The main victims of this blindness are children. Unless we teach them to recognize and resist these dangers, many will welcome the darkness. So let's examine the nature and tactics of this very real spiritual war. Bakugan -- a popular game and online anime (Japanese animation) -- is a useful example.
"One day," so the Bakugan story goes, "cards began to fall from the sky and were picked up by kids all over the world. The cards featured different characters, different environments, and different powers. ...these cards actually corresponded to an alternate world called Vestroia."
"...we invented a wicked new game we called Bakugan," explained the leader of Vestoria's young Battle Brawlers. "That's when the power of the cards was revealed. Each one held its own battling beast.... The battles were intense, and if you chose the wrong card, you lost it and the beast inside."
"...the beast inside!" Those words brought to mind some troubling email letters I've received from embattled teens and young adults. Like the Canadian women, they actually felt as if they had uncontrollable beasts inside. Their descriptions of inner battles -- the nightmarish consequences of obsession with occult role-playing games -- were heartbreaking. They couldn't stop playing -- or block out the frightening images planted in their minds! Nor could they find faithful Christians in their communities who would guide them toward freedom!
First of all, the beast inside the card, not inner demons, or outer demons or whatever. Reading comprehension, try it. Secondly, I like a good rpg as much as the next person, but "obsession", "nightmarish consequences" and "uncontrollable beasts inside"? Srsly?
The weapons used by Bakugan warriors are totally contrary to God's ways. Based on the ancient Chinese force called Ch'i, they flow from the same source as every other occult weapon. Ch'i (or Ki, Prana, etc.) is merely the Eastern label for the spiritual forces once commanded by Canaanite sorcerers, Babylonian magicians, mediaeval alchemists, and secret societies throughout history.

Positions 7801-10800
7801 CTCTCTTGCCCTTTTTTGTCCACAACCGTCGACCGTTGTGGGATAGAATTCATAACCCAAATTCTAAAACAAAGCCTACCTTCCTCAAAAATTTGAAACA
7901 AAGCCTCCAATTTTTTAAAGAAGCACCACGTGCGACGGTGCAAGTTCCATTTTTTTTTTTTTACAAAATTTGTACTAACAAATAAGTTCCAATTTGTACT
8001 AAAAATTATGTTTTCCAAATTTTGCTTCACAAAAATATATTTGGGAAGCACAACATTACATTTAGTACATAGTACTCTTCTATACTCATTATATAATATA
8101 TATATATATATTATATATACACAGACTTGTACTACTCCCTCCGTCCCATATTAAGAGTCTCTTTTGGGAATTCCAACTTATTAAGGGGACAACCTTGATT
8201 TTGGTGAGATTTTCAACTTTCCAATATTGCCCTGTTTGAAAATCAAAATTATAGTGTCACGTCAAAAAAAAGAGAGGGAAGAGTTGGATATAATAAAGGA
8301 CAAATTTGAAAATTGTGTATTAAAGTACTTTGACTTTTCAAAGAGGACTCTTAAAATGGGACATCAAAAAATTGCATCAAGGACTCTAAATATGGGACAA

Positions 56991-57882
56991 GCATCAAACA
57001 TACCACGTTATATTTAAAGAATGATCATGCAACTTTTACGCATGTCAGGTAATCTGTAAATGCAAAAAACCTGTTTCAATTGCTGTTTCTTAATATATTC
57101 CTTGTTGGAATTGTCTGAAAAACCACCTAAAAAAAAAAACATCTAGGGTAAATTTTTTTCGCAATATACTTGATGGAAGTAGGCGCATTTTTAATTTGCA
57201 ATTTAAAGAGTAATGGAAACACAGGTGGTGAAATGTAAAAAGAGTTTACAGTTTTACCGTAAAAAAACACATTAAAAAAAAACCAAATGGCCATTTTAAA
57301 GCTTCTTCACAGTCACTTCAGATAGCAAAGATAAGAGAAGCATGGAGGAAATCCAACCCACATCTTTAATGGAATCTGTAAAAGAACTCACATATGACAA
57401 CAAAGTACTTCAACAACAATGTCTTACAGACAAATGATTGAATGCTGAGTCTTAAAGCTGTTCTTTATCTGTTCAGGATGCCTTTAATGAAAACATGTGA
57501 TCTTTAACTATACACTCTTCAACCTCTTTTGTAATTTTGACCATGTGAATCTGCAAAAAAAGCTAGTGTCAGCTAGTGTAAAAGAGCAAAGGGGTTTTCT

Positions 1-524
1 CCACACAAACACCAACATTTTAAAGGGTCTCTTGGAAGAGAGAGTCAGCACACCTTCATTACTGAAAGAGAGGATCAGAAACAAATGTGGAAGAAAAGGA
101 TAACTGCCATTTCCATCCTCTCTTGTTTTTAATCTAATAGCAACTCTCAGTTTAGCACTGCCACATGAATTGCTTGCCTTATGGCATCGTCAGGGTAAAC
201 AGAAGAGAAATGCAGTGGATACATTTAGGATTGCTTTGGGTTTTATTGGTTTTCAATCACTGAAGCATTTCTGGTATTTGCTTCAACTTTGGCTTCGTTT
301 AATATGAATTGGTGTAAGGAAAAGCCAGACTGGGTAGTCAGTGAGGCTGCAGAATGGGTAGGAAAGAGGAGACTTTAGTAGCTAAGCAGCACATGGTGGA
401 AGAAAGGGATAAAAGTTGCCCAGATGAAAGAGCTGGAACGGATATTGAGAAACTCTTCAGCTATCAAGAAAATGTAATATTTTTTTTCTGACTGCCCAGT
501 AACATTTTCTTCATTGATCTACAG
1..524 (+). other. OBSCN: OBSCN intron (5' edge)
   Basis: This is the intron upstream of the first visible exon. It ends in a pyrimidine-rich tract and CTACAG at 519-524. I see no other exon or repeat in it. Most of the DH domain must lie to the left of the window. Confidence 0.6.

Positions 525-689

Total misunderstanding of Ch'i, and "Bakugan warriors"? It's a card game. I assume you've heard of them? Also, since the world is not ruled by Canaanite sorcerers, Babylonian magicians or alchemist, I think we can safely say that magic isn't nearly as useful as a sword or a tank.
Their magic is linked to the forcefulness of the human will. It involves mental concentration and firm commands that enable occultists to "cast spells" and "do magic" without hesitation or moral consideration.
Magic is easy, according to Wiccan author Starhawk, founder of the Covenant of the Goddess. All it takes is "four basic abilities: relaxation, concentration, visualization, and projection." The last step means projecting energy by moving one's mental images with the human will and imagination.
That's what Bakugan's anime fans learn to do: concentrate, visualize, and then project the power through their beast-filled balls or playing cards. Starhawk described it well in her book on witchcraft: "To cast a spell is to project energy though a symbol."
If spellcasting is so easy, and you can learn it through a card game, why aren't we all flying and rolling around in big piles of cash? I think the real problem here is somebody can't separate fantasy from reality, and it's not the children I'm talking about.